Difficult-to-remove Android multitasking bug could leave smartphones open to hijacking
A security hole discovered by researchers in Google's Android operating system could leave smartphones vulnerable to hijacking.
In a series of videos posted on YouTube, researchers from the Cyber Security Lab of Pennsylvania State University demonstrated how the vulnerability could be exploited by a malicious app to take control of someone's phone.
After downloading and running a malicious app on a user's phone, the researchers had complete remote control of the device and access to sensitive data. Unlike previous security breaches detected in Android however, the problem stems from a fundamental feature, without which the whole system would not function.
That could make fixing the hole incredibly difficult.
At a paper presented at the USENIX security conference earlier this month, the Penn State researchers said that Android's multitasking function – which allows users to run several apps at once and switch between them – makes "all recent versions of Android vulnerable to task hijacking attacks".
In an examination of more than 6.8 million apps on various Android stores, the researchers found the risk to be "prevalent".
“Attackers may steal login credentials, implement ransomware and spy on users' activities,” the paper said.
Ren Chuangang, one of the authors of the study, told the South China Morning Post that he and his fellow researchers had alerted Google to the problem, but the firm said it had "no immediate plan to fix this issue".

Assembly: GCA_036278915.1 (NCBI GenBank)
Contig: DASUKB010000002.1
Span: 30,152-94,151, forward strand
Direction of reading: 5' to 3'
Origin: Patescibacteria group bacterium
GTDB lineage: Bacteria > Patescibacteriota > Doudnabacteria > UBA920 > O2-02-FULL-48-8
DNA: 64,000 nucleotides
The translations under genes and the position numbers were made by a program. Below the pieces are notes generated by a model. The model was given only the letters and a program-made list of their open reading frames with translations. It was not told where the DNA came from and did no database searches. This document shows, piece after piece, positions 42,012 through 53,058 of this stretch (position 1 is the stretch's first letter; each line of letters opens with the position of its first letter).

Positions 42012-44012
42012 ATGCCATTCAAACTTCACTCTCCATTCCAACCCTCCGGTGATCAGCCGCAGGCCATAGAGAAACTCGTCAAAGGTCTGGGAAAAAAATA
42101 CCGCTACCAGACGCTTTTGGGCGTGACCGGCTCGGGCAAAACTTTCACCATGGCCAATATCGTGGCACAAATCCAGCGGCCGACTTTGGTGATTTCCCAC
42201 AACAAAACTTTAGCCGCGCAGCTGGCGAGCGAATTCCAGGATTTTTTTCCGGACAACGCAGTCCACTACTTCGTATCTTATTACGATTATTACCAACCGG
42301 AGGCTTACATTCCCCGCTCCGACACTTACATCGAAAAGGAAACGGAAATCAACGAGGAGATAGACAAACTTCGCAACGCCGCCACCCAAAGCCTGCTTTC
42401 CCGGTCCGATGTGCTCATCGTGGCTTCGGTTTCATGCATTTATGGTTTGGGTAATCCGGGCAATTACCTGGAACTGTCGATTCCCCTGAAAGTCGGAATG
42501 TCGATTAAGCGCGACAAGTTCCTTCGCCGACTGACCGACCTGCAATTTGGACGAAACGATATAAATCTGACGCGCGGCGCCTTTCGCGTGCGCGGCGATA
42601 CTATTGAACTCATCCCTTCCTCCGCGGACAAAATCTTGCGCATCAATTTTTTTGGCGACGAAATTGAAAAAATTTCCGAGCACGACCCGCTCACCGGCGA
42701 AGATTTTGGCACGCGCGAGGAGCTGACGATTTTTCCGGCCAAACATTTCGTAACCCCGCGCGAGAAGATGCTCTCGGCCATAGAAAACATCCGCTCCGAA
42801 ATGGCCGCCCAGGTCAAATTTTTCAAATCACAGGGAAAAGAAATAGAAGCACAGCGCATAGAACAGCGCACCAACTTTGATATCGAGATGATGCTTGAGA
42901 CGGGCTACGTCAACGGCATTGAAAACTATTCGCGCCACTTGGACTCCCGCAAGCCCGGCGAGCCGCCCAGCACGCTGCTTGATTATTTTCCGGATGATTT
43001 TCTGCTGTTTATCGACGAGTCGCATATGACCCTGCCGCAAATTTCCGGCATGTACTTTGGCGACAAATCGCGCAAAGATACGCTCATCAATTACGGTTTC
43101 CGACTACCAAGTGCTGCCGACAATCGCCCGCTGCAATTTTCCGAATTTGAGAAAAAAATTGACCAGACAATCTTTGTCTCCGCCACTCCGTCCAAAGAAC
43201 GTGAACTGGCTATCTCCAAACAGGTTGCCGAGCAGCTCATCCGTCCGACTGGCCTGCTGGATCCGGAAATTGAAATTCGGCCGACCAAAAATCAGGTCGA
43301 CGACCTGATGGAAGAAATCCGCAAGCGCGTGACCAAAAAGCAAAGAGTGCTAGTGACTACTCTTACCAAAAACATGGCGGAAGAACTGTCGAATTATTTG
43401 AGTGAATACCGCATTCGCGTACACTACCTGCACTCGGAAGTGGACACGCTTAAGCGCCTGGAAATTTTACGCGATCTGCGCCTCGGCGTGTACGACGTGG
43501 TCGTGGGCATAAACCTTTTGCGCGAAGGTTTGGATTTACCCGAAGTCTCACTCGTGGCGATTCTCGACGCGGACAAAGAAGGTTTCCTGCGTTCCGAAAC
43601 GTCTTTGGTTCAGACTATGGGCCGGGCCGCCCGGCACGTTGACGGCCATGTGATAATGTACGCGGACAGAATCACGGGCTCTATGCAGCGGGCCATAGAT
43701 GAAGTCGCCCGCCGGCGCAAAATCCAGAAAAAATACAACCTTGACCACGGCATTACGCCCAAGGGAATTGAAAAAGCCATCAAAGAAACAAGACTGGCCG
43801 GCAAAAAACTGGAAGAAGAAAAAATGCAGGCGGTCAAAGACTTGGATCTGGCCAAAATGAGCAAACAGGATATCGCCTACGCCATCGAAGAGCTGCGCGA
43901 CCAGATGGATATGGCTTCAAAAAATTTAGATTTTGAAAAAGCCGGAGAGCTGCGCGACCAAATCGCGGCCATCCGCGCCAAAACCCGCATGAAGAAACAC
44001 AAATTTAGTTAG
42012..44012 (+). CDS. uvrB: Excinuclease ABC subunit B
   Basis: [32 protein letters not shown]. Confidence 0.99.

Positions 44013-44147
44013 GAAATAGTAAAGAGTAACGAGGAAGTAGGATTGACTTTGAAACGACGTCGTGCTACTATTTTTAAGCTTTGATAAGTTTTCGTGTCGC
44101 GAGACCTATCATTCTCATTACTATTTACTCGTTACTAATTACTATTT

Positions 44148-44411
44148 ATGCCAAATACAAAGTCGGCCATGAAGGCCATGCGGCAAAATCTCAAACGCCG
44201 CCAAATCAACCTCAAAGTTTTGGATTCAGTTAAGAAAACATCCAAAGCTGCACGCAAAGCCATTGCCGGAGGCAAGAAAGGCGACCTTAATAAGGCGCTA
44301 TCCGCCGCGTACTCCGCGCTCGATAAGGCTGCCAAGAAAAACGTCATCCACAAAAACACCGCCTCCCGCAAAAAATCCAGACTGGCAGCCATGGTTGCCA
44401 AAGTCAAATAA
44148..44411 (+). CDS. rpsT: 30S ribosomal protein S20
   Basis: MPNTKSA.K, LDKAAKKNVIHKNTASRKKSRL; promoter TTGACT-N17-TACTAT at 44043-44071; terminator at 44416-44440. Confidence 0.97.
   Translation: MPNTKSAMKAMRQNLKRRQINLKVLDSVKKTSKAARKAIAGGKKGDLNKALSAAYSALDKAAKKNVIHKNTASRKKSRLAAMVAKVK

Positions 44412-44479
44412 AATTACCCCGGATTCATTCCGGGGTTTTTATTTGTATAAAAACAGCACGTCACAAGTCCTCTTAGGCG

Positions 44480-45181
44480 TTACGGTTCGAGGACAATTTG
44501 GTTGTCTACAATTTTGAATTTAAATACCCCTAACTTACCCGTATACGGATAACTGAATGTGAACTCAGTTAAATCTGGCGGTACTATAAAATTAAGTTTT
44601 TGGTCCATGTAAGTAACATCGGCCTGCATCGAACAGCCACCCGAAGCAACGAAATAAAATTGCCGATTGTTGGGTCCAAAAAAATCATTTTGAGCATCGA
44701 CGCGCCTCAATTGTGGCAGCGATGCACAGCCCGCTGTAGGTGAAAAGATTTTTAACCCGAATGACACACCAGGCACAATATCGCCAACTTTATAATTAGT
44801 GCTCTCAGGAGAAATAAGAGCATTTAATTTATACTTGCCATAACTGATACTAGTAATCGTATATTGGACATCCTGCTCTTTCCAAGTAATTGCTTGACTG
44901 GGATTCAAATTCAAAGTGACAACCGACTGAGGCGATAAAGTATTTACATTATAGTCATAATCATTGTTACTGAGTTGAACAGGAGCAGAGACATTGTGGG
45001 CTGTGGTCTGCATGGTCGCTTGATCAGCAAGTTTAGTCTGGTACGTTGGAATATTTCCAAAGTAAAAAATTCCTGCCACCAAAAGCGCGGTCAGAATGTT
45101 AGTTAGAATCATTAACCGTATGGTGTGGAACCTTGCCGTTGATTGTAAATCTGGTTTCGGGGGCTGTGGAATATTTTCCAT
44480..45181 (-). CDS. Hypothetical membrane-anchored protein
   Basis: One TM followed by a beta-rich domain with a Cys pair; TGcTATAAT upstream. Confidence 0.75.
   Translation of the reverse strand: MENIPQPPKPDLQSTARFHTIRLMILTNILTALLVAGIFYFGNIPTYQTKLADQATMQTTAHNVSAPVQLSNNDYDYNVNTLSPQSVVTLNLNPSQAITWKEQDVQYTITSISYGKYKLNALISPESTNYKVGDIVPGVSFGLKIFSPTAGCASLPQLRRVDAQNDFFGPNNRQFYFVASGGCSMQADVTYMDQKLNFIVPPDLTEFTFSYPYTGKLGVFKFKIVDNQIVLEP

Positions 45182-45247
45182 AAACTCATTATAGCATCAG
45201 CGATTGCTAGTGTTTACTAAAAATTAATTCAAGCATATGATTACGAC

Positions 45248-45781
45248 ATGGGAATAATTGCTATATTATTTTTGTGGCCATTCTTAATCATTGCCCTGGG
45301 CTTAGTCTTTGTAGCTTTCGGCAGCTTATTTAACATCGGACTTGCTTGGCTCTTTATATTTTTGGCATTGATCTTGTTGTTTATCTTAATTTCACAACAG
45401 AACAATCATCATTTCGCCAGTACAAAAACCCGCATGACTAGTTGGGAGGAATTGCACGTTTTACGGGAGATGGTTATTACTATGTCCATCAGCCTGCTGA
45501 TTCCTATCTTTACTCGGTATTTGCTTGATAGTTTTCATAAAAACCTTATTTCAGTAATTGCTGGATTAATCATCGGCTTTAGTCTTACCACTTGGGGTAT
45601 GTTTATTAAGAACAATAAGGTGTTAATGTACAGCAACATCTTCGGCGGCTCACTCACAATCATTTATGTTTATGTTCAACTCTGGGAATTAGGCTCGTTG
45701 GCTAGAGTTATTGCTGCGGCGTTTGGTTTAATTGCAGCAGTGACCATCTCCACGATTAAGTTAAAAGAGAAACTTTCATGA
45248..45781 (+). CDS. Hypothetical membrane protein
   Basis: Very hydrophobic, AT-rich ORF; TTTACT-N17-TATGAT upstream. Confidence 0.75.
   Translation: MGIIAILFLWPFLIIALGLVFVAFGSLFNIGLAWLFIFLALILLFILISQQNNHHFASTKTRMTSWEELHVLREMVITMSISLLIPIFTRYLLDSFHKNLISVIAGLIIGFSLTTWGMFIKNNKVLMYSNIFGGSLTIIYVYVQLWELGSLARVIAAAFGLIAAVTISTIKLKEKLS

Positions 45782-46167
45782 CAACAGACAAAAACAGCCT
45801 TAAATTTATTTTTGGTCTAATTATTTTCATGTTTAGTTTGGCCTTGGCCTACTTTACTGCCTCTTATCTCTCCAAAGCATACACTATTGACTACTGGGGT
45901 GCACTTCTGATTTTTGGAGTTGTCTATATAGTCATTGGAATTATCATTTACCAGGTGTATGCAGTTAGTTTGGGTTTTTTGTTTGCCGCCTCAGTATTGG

"The vulnerability stems from the unique design of Android multitasking," he said.
"Fixing the issue requires balancing security with the usefulness of the feature."
That meant any effort to reduce the security risk would negatively affect user experience, and unless the multitasking feature was removed from Android, or completely reprogrammed, the threat would persist.
“Our intention is to make users aware of the security risks,” Ren said.
“For normal users, the best option is to install software from legitimate official sources, and be cautious of the security risks when using an app from untrusted sources.”
Google did not respond to a request to comment from the Post. Speaking to UK tech site The Register however, a spokeswoman said the researchers had overstated the threat.
"Android users are protected from attempts at phishing or hijacking like this (including manipulation of the user interface) with Verify Apps and Safety Net security features," she said.
However, while that may be true for users in the west, Google's official Play store is blocked in China, and users there are far more used to downloading apps from unverified and potentially malicious sources.
Android has come under fire in the past for poor security. A joint study by Chinese and US researchers earlier this year found that one in every ten Android apps contained malicious code.